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Old 12-15-2010, 09:09 AM   #1
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Garage Lighting


Hello,

I need some more light in the garage to work on my project car. I have 4 spare 4 foot flourescent lighting fixtures I'd like to mount. They have 5 feet cords on them with plugs.

How do I go about wiring the garage for them? I currently have 2 lights in the garage, 1 bulb and 1 flourescent that plugs into the bulb socket fixture. I'd like to mount these 4 lights but I suppose I need to run new wiring to the breaker panel and mount electrical boxes on the ceiling. I think I could probably use one electrical box for 2 lights since they have 5 foot extensions, but I'm not sure yet.

Can the wiring be secured to the drywall on the ceiling or does it have to be internal?

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Old 12-15-2010, 11:41 AM   #2
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Garage Lighting


If it were my garage, I would add outlets to the ceiling, into which I would plug the new light fixtures. I would supply the new outlet's power from the existing bulb socket fixture. I assume external wiring would be acceptable, but I would run it behind the wall surface if practical to do so. If not, then I would use conduit attached to the wall surface.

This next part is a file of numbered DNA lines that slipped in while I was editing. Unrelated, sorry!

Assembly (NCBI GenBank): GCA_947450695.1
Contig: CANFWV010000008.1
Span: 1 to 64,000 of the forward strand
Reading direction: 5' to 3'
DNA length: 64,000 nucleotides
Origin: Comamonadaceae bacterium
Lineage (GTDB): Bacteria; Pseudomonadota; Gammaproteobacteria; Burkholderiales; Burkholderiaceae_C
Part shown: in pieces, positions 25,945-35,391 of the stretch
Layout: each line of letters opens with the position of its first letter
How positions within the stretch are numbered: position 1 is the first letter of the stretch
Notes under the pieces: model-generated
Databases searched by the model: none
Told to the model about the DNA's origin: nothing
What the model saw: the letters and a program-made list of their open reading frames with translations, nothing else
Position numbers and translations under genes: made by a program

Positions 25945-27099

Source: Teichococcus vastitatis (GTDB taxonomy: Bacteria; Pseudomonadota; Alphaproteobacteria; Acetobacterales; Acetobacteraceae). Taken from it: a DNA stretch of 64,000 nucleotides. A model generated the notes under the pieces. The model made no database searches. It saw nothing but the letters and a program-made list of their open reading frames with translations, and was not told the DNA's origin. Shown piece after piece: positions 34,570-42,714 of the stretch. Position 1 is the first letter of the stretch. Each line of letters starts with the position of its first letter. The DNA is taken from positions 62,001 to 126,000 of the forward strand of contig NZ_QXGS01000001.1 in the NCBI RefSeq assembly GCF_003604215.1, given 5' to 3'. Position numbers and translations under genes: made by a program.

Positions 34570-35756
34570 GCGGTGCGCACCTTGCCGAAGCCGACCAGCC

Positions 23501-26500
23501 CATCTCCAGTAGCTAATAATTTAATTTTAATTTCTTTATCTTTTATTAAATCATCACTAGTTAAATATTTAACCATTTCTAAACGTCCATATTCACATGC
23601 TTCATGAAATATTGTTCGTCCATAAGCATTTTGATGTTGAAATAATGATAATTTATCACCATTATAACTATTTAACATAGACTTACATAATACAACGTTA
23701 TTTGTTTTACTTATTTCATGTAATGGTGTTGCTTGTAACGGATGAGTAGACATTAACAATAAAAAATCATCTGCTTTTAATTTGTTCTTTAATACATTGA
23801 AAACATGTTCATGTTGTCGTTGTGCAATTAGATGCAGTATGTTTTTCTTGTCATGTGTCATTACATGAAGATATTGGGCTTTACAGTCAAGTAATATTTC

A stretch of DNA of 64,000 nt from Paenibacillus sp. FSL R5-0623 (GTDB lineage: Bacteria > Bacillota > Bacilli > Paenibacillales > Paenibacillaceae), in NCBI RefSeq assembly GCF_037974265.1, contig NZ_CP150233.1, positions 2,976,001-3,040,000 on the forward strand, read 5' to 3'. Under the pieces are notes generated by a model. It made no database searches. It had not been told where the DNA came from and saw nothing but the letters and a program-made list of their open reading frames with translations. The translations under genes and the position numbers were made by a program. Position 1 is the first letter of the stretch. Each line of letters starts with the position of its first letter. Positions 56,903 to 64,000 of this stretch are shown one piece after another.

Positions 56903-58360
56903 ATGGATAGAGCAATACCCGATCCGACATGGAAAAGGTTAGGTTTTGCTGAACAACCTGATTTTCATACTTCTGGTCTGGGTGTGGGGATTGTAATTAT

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Old 12-15-2010, 11:48 AM   #3
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Garage Lighting


Check out Wiremold surface-mounting products. Looks a little nicer than normal conduit.
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Old 12-15-2010, 12:39 PM   #4
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Garage Lighting


I'm more mechanical than attractive minded. Both of these ideas are OK, but before you load up an existing lighting circuit you need to identify how much power is available. Do you know which fuse -or breaker- powers the lights in your garage? Are there any wall outlets wired into your lighting circuit? Turn off the breaker -or remove the fuse- and see what all goes dead. Each 4 foot flourescent fixture consumes 85-100 watts. If all the lights work off of one switch you need the total wattage passing that switch and you need the appropriately sized fuse or breaker. Personally, I'm looking at replacing the 18 flourescent tubes in my garage -9 twin tube fixtures- with LED tubes and removing the ballasts permanently. Right now one or two tubes will fire in 0 degree weather and though the others won't light due to cold and/or humidity the ballasts are still gobbling power. Nine fixtures working correctly will draw 900 watts. Nine LED fixtures working correctly will draw 270 watts.
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Old 12-15-2010, 01:54 PM   #5
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Garage Lighting


Quote:
but before you load up an existing lighting circuit you need to identify how much power is available.
Grandpa Bud brings up good points. Also check the capacity of the switch, itself, in case that was not clear.
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